Reading Habits From Around The World: 2020 Edition [Infographic]

world reading habits 2020

Over the years, we’ve posted a number of “reading habits” infographics from Global English Editing on this blog, including this one from 2017 and another from 2018. This year, GEE outdid themselves, digging into all sorts of metrics to put the world’s reading habits into perspective.

Now, I’ll admit to skepticism over some of the info here. Is it really possible that, with populations of 1.3 billion and 1.4 billion people respectively, India and China’s populations spend more time reading — on average, per person — than every other country in the world (except Thailand)? My basic math noodlings puts that as an average of 9.3 hours per-week per-person for 2.7 billion people. That’s 25,110,000,000 hours of reading a week! Fun fact: Combined, those two countries make up 35 percent of the world’s population.

Let’s not forget, things are still in motion in 2020. A Promised Land, Barack Obama’s new memoir, just sold 890,000 copies on its first day, which means that list of best-sellers in 2020 might get rearranged a bit.

In other news, did you know that 16 percent of romance readers are men? And, 45 percent of Americans read the Bible at least three times this year? (Whether that’s cover-to-cover or isolated passages, I don’t know).

This teaser gives you an indication of the fun you can have poring over this infographic. Next up, I’d like to see an infographic that charts how much time Americans spend reading infographics. Can someone get to work on that for us?

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Andre Calilhanna is the editor and manager of the BookBaby blog. He's a musician, songwriter, writer, marketer, husband, dad, soccer board member, and soon-to-be published author. Email him at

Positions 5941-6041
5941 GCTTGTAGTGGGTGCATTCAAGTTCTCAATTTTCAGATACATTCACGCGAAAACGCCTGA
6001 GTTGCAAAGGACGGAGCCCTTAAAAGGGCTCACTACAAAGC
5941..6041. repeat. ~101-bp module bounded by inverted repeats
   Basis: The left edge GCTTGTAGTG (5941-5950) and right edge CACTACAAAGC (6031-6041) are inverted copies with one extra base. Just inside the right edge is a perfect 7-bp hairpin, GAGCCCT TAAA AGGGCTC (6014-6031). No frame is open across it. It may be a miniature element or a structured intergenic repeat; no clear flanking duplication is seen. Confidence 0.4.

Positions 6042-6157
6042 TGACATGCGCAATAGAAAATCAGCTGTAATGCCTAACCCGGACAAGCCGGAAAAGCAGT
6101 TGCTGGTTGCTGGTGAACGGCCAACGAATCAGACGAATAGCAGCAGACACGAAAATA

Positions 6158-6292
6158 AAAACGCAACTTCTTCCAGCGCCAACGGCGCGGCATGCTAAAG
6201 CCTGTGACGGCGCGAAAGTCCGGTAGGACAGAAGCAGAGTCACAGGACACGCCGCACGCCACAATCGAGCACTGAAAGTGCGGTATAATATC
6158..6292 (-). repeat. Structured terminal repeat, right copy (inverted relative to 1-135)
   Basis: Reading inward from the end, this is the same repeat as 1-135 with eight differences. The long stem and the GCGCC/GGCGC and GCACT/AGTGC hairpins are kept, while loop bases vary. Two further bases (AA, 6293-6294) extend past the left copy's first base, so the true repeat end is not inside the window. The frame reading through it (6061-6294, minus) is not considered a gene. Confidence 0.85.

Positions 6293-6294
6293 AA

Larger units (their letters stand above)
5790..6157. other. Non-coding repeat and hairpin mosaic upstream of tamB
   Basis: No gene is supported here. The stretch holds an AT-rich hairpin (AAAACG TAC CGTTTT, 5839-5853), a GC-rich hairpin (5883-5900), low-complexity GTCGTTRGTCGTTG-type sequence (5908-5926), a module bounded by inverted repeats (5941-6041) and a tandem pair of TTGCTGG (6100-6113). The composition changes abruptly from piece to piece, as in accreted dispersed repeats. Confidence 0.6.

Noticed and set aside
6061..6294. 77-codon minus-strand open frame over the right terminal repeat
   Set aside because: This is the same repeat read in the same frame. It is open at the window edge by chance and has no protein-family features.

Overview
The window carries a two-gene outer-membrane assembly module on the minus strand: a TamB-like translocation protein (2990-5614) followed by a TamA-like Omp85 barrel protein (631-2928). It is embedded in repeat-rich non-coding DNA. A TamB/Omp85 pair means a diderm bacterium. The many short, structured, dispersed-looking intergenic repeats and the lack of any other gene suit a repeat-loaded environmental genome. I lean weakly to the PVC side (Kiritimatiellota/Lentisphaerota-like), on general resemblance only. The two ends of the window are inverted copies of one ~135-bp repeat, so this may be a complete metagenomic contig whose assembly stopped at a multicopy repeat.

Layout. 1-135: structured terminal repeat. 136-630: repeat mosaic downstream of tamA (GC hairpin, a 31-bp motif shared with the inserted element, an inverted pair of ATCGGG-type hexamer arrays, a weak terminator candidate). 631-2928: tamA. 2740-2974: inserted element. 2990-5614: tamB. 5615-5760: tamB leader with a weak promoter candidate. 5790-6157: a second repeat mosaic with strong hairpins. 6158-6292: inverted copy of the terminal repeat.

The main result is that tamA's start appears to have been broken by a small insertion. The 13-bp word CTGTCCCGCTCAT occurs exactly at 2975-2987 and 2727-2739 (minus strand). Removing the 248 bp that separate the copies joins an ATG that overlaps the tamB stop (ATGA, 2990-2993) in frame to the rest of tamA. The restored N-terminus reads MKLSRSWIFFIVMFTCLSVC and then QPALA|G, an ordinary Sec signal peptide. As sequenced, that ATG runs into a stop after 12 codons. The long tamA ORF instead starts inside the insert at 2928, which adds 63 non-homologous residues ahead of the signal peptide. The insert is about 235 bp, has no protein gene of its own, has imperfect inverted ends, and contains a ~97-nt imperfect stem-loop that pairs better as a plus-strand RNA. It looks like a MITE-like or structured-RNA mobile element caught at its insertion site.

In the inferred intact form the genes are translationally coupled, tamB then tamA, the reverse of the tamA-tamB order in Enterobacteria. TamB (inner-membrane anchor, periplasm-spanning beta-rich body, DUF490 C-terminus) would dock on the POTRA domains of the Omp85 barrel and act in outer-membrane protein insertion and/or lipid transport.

1. I’ve heard that American culture has been a durable topic of interest for people living outside the US. I’d love to see an infographic that casts some light on what percentage of books (read or purchased) by non-Americans was written by an American author vs. the percentage that was written in the readers home country.

  2. In India books are heavily subsidised by the government which encourages reading.
    Until last year I lived in China for 11 years. It is a very literate society, and has always read books. They are not too expensive, widely available etc. Also they have amazing libraries, including automatic libraries at bus-stops etc – very similar to western sweets/soft drink vending machines. We in the west are too quick to assume that we are the world’s most voracious readers, it is not so.

  3. Very informative! Glad to know that the book market is evolving, although I’m surprised that print books hold the sales lead. I was sure ebooks were selling more now.
    Having an education in the publishing business, it turns out I don’t know a lot of things. Thank you!

    Comment not on the content: the design of the infographic is excellent.

  4. There is a good reason why women and girls read more than men and boys. There are differences in how brain processes work in the male and the female. Men tend to be more verbal, while women are more vocal. Stop somebody on the street sometime and ask for directions. A woman will use landmarks, while a man wants to look at a map. Men like to see photos of women; women read romance novels.

  5. Are any of the Middle Eastern women authors either Jewish or Israeli? Is Israel considered in any of these lists? It seems-like Finland-to be overlooked here.


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